We’re a nation of secret spenders, new research by finder.com.au, one of Australia’s biggest comparison websites, reveals.
Australians spend a massive $11.3 billion per year – or, on average, $2,713 each on sneaky purchases they don’t tell their partner about.
The finder.com.au survey of 1,035 Australians found that on average men spent $4,596 per year on hidden purchases compared to $1,476 for women.
However women were more likely to cover up their spending, with 23% admitting to secret spending habits versus 20% of men.
Topping the list of the secret purchases was clothes, followed by gambling and ‘guilt’ foods.
Rounding out the Top 5 were adult entertainment and cigarettes.
Women were more than twice as likely to hide clothing purchases than men.
While the number one guilty pleasure for males was gambling followed by adult entertainment.
Bessie Hassan, Money Expert at finder.com.au, says the average Australian is now $1,196 in debt because of secret spending.
“If we earn it, do we have the right to spend it however we choose?
Some Australians would be very stunned to learn their partner’s frivolous spending habits.
“Hiding purchases from a partner might seem harmless, however it’s a deceptive habit worth breaking for the sake of your relationship.”
The research showed Generation Y (those aged 18-35) had the largest debt hangover from the secret spending at a whopping $2,054 on average, compared to $1,173 for Generation X and $318 for Baby Boomers.
“Some people are just in denial about their spending habits.
If you have to hide purchases from a partner it’s probably because you know you shouldn’t be buying the items at all.
These secret shopaholics can be quite creative with excuses about where money is going to and go to extreme lengths to hide new purchases.
When it comes to paying for the secret spending habits the majority use cash (44%) which is hard to trace, followed by credit card (26%), and debit card (17%).
Some go as far as having secret credit cards to pay for it all without getting busted by their partner.
Covert credit card behaviour is a slippery slope.”
With the latest Reserve Bank research showing Australians currently owe $50.8 billion across 16.3 million credit cards, it comes as no surprise cardholders are hiding their habits.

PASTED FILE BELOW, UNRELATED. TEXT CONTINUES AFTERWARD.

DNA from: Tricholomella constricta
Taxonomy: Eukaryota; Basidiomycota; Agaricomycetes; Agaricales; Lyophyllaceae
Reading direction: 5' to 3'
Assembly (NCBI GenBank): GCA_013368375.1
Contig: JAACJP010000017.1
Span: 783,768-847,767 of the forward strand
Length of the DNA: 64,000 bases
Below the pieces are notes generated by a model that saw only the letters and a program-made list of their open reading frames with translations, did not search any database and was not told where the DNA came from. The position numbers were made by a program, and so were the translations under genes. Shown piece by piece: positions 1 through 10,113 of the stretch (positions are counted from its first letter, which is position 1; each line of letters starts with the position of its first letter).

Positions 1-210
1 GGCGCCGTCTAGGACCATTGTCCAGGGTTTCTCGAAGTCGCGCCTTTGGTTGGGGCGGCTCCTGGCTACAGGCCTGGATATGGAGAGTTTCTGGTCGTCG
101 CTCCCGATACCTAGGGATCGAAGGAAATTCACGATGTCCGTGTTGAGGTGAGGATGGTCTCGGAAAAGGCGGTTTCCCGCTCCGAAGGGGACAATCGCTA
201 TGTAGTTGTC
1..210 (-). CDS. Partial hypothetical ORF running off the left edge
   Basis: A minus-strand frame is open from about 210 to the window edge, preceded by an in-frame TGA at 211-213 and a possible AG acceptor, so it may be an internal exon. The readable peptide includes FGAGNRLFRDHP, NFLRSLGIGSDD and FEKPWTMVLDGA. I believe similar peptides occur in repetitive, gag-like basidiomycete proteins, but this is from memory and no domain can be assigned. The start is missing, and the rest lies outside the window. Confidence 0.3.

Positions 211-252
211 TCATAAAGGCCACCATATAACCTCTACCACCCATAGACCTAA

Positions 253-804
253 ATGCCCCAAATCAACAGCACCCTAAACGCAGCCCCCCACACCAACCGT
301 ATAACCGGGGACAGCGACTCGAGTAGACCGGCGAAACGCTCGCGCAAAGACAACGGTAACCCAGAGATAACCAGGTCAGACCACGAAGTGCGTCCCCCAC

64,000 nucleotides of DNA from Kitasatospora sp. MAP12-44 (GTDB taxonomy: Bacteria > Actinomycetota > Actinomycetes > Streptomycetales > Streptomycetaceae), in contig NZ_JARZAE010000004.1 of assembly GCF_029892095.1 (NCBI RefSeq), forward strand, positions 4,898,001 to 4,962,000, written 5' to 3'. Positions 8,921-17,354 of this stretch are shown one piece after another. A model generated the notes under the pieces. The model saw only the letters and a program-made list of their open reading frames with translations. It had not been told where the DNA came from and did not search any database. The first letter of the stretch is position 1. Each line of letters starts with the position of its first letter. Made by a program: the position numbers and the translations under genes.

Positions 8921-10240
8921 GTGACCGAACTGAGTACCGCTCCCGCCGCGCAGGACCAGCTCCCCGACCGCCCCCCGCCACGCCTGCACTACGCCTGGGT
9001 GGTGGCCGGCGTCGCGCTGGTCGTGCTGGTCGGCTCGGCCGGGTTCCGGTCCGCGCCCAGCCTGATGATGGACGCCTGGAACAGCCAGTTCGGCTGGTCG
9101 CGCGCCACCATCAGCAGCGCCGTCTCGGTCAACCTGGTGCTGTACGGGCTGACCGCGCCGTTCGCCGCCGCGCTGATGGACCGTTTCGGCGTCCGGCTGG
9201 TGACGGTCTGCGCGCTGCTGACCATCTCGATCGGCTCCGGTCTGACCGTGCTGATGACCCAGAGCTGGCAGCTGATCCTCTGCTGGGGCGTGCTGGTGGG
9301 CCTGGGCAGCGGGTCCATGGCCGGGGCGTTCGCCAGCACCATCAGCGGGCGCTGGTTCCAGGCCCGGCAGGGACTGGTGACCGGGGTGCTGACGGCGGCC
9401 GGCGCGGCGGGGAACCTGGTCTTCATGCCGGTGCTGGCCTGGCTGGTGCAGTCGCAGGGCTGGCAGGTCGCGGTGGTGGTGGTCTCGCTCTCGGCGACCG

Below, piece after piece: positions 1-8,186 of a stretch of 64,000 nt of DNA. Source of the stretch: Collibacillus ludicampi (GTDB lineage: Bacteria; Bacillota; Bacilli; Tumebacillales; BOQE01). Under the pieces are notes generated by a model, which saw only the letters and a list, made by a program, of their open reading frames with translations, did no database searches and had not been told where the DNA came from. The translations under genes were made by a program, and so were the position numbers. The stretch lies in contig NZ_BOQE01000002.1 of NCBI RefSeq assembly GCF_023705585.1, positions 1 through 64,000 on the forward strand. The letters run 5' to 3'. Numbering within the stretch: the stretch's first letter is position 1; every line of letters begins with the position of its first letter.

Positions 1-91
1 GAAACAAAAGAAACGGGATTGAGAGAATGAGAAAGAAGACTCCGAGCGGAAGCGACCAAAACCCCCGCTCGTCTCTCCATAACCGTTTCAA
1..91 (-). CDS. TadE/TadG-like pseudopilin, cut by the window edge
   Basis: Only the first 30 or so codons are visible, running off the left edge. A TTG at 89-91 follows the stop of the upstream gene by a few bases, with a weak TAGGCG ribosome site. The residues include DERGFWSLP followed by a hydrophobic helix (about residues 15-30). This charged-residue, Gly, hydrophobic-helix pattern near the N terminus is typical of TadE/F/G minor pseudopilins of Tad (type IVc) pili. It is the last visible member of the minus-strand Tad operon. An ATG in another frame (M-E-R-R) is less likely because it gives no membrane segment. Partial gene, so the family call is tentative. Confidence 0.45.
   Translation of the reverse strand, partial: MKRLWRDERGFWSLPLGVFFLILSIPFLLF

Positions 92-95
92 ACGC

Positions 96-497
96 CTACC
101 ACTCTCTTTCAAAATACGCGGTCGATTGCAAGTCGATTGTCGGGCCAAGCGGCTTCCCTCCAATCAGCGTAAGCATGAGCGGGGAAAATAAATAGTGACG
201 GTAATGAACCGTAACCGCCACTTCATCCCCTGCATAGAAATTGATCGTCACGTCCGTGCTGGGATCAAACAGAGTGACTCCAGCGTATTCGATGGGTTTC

Generation break down
- Baby boomers have the lowest average level of debt hanging over their heads as a result of secret spending ($318).
- Generation X are the biggest users of cash to pay for secret splurges – 46% compared to 41% of baby boomers and 44% of Gen Y. They’re also the most likely to gamble secretly (6%, vs 4% for Baby Boomers and 3% for Gen Y)
- Clothing is by far the biggest weakness for Generation Y with 10% admitting to this type of purchase.
- Generation Y blow the most money on hidden spending – $337 per month compared to Generation X ($249) and Baby Boomers ($73)
- Men were 4% more likely to use cash for secret splurges than women (46% versus 42%)
- Almost a third of women (28%) paid on credit card, compared to 23% of men.
- While men are more transparent about their spending (only 20% make secret purchases, compared to 23% of women) they spend more than three times as much as women ($383 per month versus $123 per month)
Tips on avoiding secret debt
If you can’t get control of your secret spending it’s time to divulge your habits to your partner.
When a problem is visible to someone other than yourself it can be easier to overcome.
Stop feeling ashamed about your credit card spending.
The easiest way to do this is to review your budget by looking at how much money you have coming in and what expenses you have going out.
The money left over should be divided up into paying off debts, a portion for savings and a realistic amount to spend on clothing and entertainment.
If you’re upfront about your budget and try to stick to it, there’s no need to hide your spending.
You’ll feel better about it and be in control of your money and your future.
Reduce debts by consolidating and comparing balance transfer credit cards.
For instance, there are 65 credit cards on creditcardfinder.com.au offering no interest for balance transfers for up to 24 months so it’s worth comparing deals to save on interest and escape the debt rut.
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